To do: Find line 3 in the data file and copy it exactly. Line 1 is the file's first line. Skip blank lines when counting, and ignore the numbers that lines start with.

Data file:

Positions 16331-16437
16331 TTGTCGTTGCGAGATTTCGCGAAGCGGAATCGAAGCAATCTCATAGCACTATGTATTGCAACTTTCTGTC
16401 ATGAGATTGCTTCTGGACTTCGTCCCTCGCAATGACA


16401 ATGAGATTGCTTCTGGACTTCGTCCCTCGCAATGACA